Thread Tools
Jan 05, 2009, 10:48 AM
High Altitude Flyer
viking60's Avatar
Thread OP
Build Log

ME163-e KOMET Powered 'Warmliner' Glider For Slope & Thermals, Folding Prop


The ME163-e Komet is a powered glider design with a folding propeller in front, and a high glide efficiency wing design. It is built up from Bluecor FFF with an EPP lower fuselage. It was designed to roll nicely, loop well, penetrate winds well, and ride thermal lift or slope winds efficiently.

One of it's most unique features is the airfoil profile of the built-up wing, based upon the MH32 airfoil. The result is a very efficient gliding wing that can penetrate winds well, yet is simple to build on a flat surface.

Wingspan is 39-3/4" as shown; overall length is 26-3/8". It uses elevons and rudder as control surfaces. The wing also features elliptical up-swept wing tips, and my own variant of a KFm3 dual top step implementation, with the main step at 50% of chord. Surface mounted turbulator spars are also used, placed at ~15% of chord.

This Komet is designed to be powered with a variety of motors on a front firewall mount, including the 'Blue Wonder' 1500Kv motor and a 10 Amp ESC. My first prototype, just through the first test flight, is flying on a 2S 900 ABF LiPo battery at 10-3/8 ounces. (3s 850 batteries flown most of the time later.) With 2.2 square feet of wing area, that gives a wing loading of less than 5 ounces per square foot.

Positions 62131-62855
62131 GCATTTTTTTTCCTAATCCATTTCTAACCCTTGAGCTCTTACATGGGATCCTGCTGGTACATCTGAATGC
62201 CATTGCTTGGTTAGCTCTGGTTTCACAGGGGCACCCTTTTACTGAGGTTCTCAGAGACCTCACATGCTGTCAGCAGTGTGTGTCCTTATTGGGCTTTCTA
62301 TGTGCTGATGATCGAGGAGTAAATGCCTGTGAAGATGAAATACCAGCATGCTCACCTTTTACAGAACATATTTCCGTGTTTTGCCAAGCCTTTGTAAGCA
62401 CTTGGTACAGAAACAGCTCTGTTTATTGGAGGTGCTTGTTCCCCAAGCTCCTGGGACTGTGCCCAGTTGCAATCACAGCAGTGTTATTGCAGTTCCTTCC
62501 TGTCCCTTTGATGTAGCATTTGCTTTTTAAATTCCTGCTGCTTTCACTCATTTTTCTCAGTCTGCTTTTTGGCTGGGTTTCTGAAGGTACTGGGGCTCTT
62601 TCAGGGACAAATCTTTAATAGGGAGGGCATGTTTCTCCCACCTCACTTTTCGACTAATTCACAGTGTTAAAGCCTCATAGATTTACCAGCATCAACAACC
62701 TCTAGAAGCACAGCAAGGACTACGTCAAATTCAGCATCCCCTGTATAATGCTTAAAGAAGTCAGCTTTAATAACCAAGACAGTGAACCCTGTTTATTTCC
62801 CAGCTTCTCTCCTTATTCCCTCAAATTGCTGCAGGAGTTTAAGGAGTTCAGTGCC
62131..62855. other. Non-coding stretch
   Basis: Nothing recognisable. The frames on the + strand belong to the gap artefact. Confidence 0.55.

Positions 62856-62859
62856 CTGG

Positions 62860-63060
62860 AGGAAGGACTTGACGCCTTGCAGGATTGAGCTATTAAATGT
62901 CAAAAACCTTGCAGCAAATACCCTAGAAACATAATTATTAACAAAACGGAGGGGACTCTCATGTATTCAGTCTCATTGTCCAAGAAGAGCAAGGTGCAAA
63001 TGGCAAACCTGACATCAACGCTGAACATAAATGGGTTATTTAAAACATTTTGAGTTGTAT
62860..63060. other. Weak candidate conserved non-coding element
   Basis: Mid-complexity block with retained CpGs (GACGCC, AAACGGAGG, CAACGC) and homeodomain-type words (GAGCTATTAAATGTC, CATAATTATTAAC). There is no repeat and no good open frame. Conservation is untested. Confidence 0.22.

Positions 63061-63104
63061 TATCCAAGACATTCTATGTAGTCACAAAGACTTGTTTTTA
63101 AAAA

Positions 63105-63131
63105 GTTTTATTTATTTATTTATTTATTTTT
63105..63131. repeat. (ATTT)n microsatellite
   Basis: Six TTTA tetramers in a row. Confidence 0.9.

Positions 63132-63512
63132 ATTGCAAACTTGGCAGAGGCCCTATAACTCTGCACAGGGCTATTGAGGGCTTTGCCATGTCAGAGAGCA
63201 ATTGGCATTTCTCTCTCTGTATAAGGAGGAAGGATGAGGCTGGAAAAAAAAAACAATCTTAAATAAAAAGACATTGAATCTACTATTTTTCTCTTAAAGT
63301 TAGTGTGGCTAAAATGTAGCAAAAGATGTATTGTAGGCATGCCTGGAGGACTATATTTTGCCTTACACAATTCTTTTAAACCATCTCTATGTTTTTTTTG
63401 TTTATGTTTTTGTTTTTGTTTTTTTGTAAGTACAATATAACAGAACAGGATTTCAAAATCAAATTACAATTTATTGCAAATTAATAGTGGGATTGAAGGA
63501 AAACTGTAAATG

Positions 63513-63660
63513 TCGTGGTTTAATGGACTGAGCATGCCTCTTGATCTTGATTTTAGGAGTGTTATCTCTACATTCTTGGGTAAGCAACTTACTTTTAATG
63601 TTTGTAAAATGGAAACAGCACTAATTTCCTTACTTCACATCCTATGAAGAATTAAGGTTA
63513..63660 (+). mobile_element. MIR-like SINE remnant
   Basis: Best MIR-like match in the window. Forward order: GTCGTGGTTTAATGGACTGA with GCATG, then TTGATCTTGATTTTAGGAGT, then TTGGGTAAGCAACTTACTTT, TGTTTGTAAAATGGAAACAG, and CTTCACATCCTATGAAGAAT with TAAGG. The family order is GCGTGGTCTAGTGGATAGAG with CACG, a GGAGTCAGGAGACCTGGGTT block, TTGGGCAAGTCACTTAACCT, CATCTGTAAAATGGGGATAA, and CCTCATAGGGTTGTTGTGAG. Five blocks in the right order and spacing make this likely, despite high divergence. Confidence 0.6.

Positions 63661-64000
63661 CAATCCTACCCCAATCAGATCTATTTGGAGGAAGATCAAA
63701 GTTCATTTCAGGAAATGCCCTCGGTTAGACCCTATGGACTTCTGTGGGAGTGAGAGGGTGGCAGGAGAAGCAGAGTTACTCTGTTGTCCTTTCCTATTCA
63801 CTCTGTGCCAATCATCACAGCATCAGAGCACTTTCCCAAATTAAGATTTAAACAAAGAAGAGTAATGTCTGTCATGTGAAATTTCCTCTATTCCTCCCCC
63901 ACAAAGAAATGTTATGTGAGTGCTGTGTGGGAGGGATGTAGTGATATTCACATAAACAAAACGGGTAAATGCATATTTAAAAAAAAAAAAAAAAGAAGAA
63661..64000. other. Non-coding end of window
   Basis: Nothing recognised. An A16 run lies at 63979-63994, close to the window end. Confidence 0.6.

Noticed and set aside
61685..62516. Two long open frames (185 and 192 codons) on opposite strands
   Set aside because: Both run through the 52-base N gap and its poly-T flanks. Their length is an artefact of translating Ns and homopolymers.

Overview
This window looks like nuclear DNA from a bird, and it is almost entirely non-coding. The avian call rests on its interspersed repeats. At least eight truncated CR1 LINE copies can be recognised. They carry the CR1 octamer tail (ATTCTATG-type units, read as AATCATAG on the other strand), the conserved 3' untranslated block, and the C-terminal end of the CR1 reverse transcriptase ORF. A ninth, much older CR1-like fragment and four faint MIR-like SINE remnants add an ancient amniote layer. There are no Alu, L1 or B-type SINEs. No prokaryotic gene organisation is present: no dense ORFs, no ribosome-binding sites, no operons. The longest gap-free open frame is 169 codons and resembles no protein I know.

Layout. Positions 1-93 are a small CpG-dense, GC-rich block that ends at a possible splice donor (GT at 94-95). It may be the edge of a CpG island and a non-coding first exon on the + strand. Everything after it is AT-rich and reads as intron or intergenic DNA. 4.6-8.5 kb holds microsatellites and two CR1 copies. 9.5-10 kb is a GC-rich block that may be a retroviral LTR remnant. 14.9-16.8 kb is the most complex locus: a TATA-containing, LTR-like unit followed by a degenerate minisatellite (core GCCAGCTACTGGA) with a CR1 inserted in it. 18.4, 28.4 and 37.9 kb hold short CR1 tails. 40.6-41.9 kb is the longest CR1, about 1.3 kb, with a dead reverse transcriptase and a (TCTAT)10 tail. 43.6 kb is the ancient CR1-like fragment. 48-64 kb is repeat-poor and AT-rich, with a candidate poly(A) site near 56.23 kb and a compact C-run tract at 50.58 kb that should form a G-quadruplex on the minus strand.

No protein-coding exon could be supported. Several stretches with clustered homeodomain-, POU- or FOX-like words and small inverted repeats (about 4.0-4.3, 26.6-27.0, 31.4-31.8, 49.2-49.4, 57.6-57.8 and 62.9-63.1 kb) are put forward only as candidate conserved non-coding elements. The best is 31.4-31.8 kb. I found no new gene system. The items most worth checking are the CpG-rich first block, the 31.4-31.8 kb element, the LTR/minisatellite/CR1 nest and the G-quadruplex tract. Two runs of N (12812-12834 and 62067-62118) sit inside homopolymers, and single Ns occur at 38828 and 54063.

I chose to use tapered balsa control surfaces to end up with very thin trailing edges to minimize drag, thereby increasing glide efficiency as well as wind penetration at modest wing loadings. The shaping of the forward section of the wing's airfoil was given careful consideration, since 50% of a wing's lift is generated by the shape of the front 25% of the wing's airfoil. So a lot of performance can be gained, as far as glide efficiency and wind penetration ability, by carefully shaping the forward section of any wing.

The ME163-e Komet has a full web page of it's own on my web site at:

http://www.stenulson.net/rcflight/komet.htm

Many of the design details, build sequence photos, and the preliminary rough plan are all in one place there.

VIKING
Last edited by viking60; Sep 08, 2013 at 07:51 PM.
Sign up now
to remove ads between posts
Jan 05, 2009, 10:49 AM
High Altitude Flyer
viking60's Avatar
Thread OP
Here is the top view of the origional Me163b, and the rough plan drawing which I used to start this build. The plans will be updated with more detail when time allows.

VIKING
Last edited by viking60; Jan 05, 2009 at 11:00 AM.
Jan 05, 2009, 05:02 PM
Registered User
Viking

Looks like this is one fine plane. I will be hanging around to see how the flight reports do. Although not zero here I was out today and I know what you mean about the fingers getting cold fast.

Rolland
Jan 05, 2009, 05:05 PM
Registered User
Viking

I am curious about the rudder function. I have never built a wing with a working rudder. What is the advantage of having a working rudder with elevons?

Rolland
Jan 05, 2009, 05:11 PM
High Altitude Flyer
viking60's Avatar
Thread OP
Once the 4 main Bluecor pieces were cut out, I started laying in the lower wing panel's pair of CF rod cap spars. these were inset flush with the surface, directly above / below each other, into shallow slots that I melted with an adjustable temperature soldering iron set to a low temperature.